Still, adding a Rego requisite would give it a bit more finesse while still keeping the spell at just level 10, so its not a problem.
Making the water look like blood would make for an interesting show. Up the pressure of the fluid created and the amount by raising the spell level to around 15 and you´ve got yourself a tinman spray painter. :mrgreen:
Of corse, you could change it from water to oil and then throw a small PoF on the target. The chimney effect will cause the oil to do far more damage than normal. AND heat up the armour, making sure that if the target is still alive when the oil is gone(unlikely), probably isnt alive for long. If +1 size and the Rego requisite is added the spell could doublewhammy the target by causing BOTH drowning AND fire/heat damage. Very evil version of the spell.
Hardness of adamantine from Socitates makes the metal supernaturally strong and gives +2 soak. As a range "personal" duration sun enchantment on the armor it would be level 20 ( you don't want to have constant duration, it would take more vis, more levels, and an anal retentive storyguide could make your armor warp itself)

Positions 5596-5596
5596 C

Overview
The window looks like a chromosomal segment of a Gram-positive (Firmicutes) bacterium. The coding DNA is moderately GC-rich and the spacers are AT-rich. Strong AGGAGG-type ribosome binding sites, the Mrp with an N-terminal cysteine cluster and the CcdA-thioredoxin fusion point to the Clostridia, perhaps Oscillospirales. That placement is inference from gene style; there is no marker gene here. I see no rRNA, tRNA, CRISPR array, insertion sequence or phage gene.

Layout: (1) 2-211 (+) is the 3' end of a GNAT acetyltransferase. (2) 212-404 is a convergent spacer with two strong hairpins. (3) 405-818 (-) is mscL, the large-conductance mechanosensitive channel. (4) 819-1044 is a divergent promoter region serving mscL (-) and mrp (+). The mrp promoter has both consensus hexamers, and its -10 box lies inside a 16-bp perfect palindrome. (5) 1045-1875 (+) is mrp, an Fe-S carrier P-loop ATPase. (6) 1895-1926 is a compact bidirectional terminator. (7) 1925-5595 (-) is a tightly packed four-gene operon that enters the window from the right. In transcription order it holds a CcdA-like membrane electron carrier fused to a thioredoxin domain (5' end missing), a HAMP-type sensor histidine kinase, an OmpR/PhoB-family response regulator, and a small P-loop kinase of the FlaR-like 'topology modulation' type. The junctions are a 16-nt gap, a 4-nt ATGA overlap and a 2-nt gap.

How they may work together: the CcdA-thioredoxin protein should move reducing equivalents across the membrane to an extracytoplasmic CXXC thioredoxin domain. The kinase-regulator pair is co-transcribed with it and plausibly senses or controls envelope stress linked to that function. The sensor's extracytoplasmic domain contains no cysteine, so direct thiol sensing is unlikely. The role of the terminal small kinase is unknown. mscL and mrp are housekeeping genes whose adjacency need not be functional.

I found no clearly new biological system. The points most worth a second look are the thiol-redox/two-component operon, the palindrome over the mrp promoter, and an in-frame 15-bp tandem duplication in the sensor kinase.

On the other hand the fourth edition parma fablua had rules that said muto terram or Herbam enchantments could give a bonus of +1 soak per magnitude.
An option would be to get a really thick suit of armor with a high soak due to the shear quantity of metal and then enchant it to be weightless.
Well, magi taken to the extreme trying to protect themselves would quite concievably also have Ward Against Heat & Flames running
An armour isn't a container, and it certainly isn't waterproof. A chainmail hauberk and coif (which typically has the face uncovered) will by no means cause drowning if filled with water. But sure, there are many other ways to challenge a magus. But I've seen one magus built to try and take into account every threat possible. Apart from the beefed up armour and natural toughness, wards against fire as well as mundane metal and wooden objects he is also Giant Blooded so no normal T:Ind Corpus spells affects him, without an extra magnitude of power. And his Parma is also high. He will surely have Shirek of the Empending Shafts as well, along with a Terram version. Also, he teleports away whenver he is threatened even slightly. Tell me if that's fun? (It's not! I can tell you that as a frustrated SG!)
Well, Muto does cover the unnatural. But many MuCo spells allows the human to adapt an animal trait - like Gift of the Bear's Fortitude - but these spells are listed with drawbacks (clumsy hands IIRC?) and a limit to how much Soak bonus. The MuTe spells to improve Armour Protection are also listed with a limit IIRC.